A recent discovery that came after a lot of trial and error was discovered by the University of Melbourne Fire Engineering Group. The group, headed by Dr. Kate Nguyen was researching for a replacement to the standard organic, carbon-based, composite materials that are used as cladding, and this led her team to study the small ceramic particles that are found in all insulation wires.
Common insulation wire is made from an organic composite material but between the cladding, and the electric wire is a thin sheath of tiny ceramic particles that react when subjected to heat and activate chemically to create a bond that forms around the heated area, creating a thermal shield.
The University of Melbourne together with Envirosip, the company that financed the research, studied many different compounds until coming across a unique formulation that led to a 750o Celsius resistant compound.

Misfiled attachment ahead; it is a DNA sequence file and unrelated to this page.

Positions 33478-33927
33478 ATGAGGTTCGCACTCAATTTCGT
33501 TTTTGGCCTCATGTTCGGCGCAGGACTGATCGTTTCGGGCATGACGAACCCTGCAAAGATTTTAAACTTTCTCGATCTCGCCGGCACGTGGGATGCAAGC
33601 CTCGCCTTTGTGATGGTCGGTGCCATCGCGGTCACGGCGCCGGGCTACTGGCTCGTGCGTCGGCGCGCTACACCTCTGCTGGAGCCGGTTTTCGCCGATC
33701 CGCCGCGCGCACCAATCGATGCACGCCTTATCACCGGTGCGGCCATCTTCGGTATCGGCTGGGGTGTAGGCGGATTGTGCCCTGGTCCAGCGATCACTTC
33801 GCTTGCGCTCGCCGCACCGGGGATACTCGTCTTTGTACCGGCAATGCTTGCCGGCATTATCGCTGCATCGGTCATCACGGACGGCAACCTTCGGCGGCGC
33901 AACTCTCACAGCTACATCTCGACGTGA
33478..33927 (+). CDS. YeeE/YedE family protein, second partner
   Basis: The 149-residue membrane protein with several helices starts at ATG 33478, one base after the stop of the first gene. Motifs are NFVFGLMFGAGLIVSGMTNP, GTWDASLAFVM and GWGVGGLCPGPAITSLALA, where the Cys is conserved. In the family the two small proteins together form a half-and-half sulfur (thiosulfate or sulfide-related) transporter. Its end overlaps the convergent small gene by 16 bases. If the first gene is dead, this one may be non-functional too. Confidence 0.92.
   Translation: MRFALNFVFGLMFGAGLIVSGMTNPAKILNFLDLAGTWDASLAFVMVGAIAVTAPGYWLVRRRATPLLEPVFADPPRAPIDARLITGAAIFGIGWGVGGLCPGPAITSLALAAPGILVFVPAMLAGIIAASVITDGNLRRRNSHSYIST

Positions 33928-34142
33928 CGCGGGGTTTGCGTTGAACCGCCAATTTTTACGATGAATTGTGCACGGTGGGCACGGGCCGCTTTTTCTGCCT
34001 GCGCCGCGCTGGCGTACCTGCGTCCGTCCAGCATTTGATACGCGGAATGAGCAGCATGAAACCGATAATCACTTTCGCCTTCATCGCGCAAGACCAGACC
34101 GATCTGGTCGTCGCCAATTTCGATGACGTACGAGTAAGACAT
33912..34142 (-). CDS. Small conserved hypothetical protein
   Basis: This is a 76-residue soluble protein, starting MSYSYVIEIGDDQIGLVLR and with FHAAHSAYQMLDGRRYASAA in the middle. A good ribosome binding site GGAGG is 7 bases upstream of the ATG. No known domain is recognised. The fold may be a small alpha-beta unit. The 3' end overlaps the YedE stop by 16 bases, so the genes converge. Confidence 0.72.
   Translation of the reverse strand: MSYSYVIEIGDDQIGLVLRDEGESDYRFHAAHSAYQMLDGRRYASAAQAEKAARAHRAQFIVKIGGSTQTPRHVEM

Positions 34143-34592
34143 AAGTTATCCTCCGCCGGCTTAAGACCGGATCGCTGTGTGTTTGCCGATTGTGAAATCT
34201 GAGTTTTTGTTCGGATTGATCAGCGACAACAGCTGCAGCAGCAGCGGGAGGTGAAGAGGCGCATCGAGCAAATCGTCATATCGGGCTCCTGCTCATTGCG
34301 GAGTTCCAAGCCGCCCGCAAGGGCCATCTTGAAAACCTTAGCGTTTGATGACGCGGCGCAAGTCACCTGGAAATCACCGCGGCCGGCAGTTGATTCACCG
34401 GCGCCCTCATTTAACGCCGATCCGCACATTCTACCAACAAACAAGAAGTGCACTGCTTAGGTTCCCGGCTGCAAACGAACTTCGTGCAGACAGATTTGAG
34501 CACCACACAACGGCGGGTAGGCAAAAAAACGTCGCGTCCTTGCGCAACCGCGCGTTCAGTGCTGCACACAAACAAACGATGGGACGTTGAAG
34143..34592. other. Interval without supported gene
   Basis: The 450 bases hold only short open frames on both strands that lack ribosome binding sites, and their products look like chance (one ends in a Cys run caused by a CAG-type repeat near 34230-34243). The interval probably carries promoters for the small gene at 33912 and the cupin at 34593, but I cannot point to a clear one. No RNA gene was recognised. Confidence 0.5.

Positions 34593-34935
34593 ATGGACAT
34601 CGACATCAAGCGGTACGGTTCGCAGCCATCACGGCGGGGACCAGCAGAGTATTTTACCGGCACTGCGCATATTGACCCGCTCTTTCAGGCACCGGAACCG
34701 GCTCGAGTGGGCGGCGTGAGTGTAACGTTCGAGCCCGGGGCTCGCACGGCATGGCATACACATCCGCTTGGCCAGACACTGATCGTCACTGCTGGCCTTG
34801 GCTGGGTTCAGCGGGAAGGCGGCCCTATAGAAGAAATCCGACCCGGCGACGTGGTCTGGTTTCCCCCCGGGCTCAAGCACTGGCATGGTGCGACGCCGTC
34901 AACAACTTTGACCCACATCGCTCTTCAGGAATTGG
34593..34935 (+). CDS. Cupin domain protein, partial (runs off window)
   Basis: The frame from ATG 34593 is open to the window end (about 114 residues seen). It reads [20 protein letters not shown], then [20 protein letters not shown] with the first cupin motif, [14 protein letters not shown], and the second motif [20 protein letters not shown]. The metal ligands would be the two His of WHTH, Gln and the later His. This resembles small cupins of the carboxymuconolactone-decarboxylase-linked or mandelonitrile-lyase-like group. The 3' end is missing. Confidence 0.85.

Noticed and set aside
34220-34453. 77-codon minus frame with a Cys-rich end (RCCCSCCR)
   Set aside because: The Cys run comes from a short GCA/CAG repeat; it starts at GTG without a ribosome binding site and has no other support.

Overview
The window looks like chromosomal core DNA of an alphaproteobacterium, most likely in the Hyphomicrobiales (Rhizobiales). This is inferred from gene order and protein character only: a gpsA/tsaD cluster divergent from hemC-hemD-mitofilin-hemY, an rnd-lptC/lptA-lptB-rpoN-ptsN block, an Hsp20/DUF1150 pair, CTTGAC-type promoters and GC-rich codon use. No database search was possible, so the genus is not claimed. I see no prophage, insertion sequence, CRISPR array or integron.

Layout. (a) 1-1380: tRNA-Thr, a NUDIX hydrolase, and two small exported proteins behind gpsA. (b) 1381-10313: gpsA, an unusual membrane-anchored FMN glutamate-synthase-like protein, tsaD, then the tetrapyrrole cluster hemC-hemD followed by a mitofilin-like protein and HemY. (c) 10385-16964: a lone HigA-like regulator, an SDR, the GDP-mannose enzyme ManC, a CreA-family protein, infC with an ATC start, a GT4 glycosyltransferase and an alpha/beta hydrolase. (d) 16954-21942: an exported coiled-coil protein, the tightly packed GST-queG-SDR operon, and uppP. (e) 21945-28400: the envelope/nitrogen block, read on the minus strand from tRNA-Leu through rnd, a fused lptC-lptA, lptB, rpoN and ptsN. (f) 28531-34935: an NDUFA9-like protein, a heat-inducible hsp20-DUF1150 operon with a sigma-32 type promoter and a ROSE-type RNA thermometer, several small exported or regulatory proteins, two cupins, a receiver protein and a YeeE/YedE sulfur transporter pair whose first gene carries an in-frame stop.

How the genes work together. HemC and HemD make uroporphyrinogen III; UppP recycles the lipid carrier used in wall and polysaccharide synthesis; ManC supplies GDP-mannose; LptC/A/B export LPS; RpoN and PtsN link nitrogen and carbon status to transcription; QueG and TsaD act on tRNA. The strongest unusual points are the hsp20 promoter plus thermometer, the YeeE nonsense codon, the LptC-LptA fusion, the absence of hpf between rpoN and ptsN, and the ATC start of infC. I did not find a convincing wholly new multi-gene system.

The tests of the new finding were carried out multiple times, as Dr. Nguyen stated: “When it passed our first test I was excited, but even after the fifth time I still couldn’t quite believe it.”
The new compound is a lightweight pale grey compressed powder with dark black specks of the ceramic material when the material is subjected to high temperatures, the black specks, and the powder bond together creating the non-combustible shield.
This material was tested by an independent laboratory, and the future application of this new material is mind-boggling. This is a definite winner for the University of Melbourne, Dr. Ngyen, and Envirosip.